Pandemias , Ansiedad/diagnóstico , Ansiedad/epidemiología , Estudios Transversales , Depresión/diagnóstico , Depresión/epidemiología , Personal de Salud , Humanos , Salud Mental , Federación de Rusia/epidemiología , Encuestas y Cuestionarios
4.
Depress Anxiety ; 37(4): 302, 2020 04.
Artículo en Inglés | MEDLINE | ID: covidwho-1171049
5.
Int J Environ Res Public Health ; 18(5)2021 03 07.
Artículo en Inglés | MEDLINE | ID: covidwho-1170242

RESUMEN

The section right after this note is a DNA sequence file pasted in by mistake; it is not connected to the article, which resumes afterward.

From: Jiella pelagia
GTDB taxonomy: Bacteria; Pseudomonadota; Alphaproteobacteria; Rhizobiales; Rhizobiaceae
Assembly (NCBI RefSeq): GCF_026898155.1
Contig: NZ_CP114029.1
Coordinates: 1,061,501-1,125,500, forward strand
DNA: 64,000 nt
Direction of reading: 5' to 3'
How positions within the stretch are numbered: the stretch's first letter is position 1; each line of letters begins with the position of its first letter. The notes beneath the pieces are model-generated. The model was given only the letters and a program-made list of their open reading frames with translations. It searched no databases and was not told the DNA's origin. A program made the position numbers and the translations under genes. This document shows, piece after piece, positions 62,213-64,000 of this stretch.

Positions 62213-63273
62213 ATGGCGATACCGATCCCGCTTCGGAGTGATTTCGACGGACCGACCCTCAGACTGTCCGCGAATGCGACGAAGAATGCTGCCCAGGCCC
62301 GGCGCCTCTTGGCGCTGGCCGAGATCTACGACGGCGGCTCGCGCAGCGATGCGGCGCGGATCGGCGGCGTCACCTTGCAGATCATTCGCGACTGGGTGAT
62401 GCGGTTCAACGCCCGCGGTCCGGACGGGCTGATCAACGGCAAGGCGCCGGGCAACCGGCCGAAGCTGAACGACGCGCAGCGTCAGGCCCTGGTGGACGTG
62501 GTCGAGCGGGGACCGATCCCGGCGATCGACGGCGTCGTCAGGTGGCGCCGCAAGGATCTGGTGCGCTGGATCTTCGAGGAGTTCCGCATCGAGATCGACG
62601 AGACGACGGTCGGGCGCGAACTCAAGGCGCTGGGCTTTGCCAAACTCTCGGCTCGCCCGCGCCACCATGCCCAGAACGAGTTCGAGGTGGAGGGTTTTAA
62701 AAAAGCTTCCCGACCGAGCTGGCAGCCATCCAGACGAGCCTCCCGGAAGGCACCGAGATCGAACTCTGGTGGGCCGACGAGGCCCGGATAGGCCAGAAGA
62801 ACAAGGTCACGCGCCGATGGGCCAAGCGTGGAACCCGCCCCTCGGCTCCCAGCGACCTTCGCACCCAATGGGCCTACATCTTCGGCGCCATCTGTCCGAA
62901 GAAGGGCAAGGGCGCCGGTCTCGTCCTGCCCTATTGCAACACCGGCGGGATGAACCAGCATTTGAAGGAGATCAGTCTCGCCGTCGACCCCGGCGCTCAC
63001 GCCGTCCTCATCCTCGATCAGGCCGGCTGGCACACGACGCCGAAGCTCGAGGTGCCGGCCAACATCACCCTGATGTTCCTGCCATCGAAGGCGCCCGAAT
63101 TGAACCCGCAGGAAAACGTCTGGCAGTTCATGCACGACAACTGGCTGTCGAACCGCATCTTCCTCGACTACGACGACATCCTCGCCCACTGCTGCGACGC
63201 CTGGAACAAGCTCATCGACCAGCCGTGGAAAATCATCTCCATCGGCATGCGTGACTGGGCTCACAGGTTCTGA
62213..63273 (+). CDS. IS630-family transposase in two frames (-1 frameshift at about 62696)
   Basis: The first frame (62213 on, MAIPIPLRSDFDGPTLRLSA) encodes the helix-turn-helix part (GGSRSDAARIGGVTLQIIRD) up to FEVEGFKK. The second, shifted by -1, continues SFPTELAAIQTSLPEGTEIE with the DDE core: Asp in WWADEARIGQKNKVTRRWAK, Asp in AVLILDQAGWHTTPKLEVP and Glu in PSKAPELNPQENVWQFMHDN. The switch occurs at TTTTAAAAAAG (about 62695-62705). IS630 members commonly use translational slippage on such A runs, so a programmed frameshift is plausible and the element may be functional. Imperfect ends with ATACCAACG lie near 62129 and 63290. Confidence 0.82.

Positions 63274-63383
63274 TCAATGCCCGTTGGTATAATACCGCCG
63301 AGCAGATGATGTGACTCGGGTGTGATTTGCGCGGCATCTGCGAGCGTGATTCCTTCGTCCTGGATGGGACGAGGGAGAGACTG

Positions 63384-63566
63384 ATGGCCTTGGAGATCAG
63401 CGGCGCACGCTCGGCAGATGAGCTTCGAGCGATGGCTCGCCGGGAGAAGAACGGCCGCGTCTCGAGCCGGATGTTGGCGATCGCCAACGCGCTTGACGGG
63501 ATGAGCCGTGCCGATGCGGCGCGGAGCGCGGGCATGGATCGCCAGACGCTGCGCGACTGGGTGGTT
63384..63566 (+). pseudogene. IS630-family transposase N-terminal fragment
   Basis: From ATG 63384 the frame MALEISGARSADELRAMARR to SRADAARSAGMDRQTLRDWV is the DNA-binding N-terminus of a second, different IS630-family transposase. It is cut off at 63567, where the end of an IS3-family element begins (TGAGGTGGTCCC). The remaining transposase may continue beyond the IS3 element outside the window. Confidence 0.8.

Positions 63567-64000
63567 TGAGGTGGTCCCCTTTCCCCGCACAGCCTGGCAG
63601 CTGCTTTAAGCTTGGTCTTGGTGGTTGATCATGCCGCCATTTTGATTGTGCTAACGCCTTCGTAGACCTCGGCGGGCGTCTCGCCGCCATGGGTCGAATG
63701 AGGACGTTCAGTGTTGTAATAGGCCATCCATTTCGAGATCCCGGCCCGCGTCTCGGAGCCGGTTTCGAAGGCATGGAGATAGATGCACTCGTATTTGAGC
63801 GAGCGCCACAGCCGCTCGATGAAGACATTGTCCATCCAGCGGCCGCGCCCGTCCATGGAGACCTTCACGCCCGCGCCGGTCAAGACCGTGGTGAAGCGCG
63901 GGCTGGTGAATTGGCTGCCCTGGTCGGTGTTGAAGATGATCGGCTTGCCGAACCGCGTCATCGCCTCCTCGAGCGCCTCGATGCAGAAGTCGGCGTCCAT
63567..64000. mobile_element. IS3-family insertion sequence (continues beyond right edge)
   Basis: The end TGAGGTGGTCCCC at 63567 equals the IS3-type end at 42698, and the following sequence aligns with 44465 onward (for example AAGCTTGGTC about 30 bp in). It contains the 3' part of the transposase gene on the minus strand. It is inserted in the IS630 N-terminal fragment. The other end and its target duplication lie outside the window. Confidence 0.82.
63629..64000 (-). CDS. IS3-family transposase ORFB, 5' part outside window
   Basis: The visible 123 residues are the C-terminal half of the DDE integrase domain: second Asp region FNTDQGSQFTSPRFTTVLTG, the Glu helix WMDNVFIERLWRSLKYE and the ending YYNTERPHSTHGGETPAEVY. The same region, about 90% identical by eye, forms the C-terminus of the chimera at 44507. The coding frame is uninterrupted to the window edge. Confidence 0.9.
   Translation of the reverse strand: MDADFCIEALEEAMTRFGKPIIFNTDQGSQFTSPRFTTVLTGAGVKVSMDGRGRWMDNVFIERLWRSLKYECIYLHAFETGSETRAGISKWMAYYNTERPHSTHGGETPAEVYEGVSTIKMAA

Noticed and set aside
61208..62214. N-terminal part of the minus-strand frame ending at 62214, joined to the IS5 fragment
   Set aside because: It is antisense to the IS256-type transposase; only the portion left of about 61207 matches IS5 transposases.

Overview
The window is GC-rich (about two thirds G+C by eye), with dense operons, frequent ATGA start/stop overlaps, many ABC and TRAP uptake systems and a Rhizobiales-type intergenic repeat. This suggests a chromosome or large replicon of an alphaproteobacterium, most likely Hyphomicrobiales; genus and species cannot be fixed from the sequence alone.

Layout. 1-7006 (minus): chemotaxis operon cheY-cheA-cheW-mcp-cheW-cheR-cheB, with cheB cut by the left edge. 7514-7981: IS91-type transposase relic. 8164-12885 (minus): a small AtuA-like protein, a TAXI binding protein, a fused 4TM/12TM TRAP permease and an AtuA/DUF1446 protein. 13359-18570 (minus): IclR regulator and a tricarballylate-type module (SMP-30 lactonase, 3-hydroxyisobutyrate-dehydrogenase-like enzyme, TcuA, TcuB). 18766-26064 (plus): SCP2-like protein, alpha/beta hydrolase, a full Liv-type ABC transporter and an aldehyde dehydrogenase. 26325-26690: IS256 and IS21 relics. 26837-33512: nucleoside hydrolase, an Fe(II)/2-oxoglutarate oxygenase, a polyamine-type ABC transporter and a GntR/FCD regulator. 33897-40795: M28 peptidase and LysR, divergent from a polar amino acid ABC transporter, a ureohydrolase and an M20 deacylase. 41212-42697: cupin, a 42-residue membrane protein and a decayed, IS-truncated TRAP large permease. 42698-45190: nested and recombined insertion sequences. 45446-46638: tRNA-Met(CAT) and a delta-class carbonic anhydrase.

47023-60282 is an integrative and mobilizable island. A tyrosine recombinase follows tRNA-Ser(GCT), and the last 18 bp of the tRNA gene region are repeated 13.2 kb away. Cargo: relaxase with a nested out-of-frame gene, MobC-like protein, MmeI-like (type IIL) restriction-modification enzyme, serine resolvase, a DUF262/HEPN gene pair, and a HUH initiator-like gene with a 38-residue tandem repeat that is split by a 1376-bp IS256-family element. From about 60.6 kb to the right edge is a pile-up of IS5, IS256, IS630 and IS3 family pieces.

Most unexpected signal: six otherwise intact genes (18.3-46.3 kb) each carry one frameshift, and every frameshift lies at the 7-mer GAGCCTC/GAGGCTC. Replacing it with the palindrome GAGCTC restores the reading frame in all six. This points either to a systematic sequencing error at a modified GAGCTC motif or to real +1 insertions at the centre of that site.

Despite the global impact of COVID-19, studies comparing the effects of COVID-19 on population mental health across countries are sparse. This study aimed to compare anxiety and depression symptoms during the COVID-19 lockdown among adults from 11 countries and to examine their associations with country-level COVID-19 factors and personal COVID-19 exposure. A cross-sectional survey was conducted among adults (≥18 years) in 11 countries (Brazil, Bulgaria, China, India, Ireland, North Macedonia, Malaysia, Singapore, Spain, Turkey, United States). Mental health (anxiety, depression, resilient coping, hope) and other study data were collected between June-August 2020. Of the 13,263 participants, 62.8% were female and 51.7% were 18-34 years old. Participants living in Brazil had the highest anxiety and depression symptoms while participants living in Singapore had the lowest. Greater personal COVID-19 exposure was associated with increased anxiety and depression symptoms, but country-level COVID-19 factors were not. Higher levels of hope were associated with reduced anxiety and depression; higher levels of resilient coping were associated with reduced anxiety but not depression. Substantial variations exist in anxiety and depression symptoms across countries during the COVID-19 lockdown, with personal COVID-19 exposure being a significant risk factor. Strategies that mitigate COVID-19 exposure and enhance hope and resilience may reduce anxiety and depression during global emergencies.